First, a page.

Tuesday, 22 April 2014

Not a Christian country: rather a Christian heritage.

The strident insistence, by David Cameron and others, that we are a Christian country, is both inaccurate and divisive.  What can't be denied, however, is that we are a nation with an overwhelmingly Christian heritage, and I'm pretty sure that the various groups who are not Christians but share the heritage are quite happy to accommodate to this.

From pre-Christian times there have been pagans, druids, animists, agnostics, atheists and maybe others outside my knowledge.  I believe there have been Jews settled here, with varying degrees of comfort, from about the 11th Century, followed by Hindus, Sikhs, Buddhists, Muslims and, again, maybe others, and not necessarily in that order.

One of the virtues which we claim as British  is tolerance and we should be able not just to accommodate people of other faiths but welcome them.  But  that does not mean  we should turn our backs on our predominantly Christian heritage, nor, I suspect, do most of the groups want us or expect us to.  Our pattern of holidays should continue to follow the Christian calendar: Christmas, Easter, and what about bringing back Whitsuntide and perhaps reviving Lady Day and Michaelmas?  Our splendid cathedrals, ancient  parish churches and such graveyards as are still well kept  are parts of our heritage which should be preserved with government support, not just as tourist attractions but as sources of inspiration to ourselves and our children.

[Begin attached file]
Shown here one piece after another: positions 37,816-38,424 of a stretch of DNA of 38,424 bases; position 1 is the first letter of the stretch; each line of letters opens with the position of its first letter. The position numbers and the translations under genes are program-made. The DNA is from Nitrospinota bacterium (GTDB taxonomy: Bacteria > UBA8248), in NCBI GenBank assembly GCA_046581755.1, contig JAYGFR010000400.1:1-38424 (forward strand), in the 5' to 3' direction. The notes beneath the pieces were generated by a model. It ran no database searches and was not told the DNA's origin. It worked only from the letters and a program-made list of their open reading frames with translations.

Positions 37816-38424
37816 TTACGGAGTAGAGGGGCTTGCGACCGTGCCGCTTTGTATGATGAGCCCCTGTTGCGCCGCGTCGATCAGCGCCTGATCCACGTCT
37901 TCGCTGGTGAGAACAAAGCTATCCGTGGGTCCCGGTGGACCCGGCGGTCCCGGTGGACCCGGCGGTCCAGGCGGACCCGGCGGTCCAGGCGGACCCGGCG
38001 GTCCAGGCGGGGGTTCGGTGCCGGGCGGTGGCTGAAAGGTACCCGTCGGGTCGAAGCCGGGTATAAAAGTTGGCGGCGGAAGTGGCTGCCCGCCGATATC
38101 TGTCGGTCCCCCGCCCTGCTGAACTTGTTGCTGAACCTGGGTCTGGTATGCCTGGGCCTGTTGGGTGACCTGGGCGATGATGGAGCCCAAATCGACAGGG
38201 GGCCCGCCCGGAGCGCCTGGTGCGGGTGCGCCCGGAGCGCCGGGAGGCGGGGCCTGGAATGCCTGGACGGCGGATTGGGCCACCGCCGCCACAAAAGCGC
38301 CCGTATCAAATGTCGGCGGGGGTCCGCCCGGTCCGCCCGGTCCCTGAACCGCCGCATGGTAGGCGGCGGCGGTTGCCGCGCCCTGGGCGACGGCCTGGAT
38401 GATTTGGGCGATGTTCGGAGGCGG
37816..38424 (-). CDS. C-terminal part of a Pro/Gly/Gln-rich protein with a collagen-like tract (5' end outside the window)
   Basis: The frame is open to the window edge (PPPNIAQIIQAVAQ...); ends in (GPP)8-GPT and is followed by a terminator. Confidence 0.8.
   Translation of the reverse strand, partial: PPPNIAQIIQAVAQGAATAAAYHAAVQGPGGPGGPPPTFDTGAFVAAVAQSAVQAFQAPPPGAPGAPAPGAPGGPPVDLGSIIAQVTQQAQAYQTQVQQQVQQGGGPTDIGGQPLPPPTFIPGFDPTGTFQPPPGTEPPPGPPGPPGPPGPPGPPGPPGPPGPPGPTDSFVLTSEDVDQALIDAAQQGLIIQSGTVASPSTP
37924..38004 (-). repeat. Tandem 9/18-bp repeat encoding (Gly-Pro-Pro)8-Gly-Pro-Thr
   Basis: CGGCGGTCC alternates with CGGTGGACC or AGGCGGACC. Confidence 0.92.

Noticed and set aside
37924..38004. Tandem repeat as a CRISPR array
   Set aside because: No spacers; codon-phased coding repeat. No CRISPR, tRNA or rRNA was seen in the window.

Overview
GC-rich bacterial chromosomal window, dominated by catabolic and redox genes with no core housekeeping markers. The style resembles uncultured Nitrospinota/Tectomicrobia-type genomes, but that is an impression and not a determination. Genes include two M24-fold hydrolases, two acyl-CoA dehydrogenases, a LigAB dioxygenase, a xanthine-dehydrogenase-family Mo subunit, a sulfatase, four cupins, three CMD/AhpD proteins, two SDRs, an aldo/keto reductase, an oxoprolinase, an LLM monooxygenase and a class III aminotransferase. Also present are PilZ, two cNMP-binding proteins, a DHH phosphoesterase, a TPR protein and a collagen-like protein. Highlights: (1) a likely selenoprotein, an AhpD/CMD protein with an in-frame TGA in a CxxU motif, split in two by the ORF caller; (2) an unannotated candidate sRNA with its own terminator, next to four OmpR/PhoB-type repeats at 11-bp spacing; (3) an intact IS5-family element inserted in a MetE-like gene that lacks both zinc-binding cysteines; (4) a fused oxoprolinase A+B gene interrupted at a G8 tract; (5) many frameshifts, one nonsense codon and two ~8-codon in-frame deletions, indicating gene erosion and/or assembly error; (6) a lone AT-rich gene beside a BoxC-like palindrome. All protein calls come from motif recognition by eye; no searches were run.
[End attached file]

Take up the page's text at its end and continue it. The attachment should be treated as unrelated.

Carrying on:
Having worked abroad for a good part of my life I have been surprised and gratified by the number of Christian denominations which have originated in England and spread to so may other parts of the world.  Along with the Anglicans, the Baptists, Presbyterians, Congregationalists, the Society of Friends (Quakers), Methodists, the Salvation Army all have their origins in Britain and now serve and inspire in may parts of the world.  At some time in our past we seem to have had a spiritual gift.

Yes, I know we are not the only ones.  The French protestant church I attended was Calvinist (origins in Geneva), though its building was a former Anglican church,  and the dominant church in one part of Papua New Guinea where I worked was Lutheran (German, of course).  But when I attended their services I found some of the liturgy strangely familiar:  We thine unworthy servants do give thee most humble and hearty thanks for all thy goodness and loving kindness. . . Oh yes, said the American  Pastor, we make considerable use of the Book of Common Prayer.

So well done Cranmer et al, and I'm sure the adherents of other faiths  will not begrudge our efforts to keep our flame alive, as we in our turn encourage theirs.

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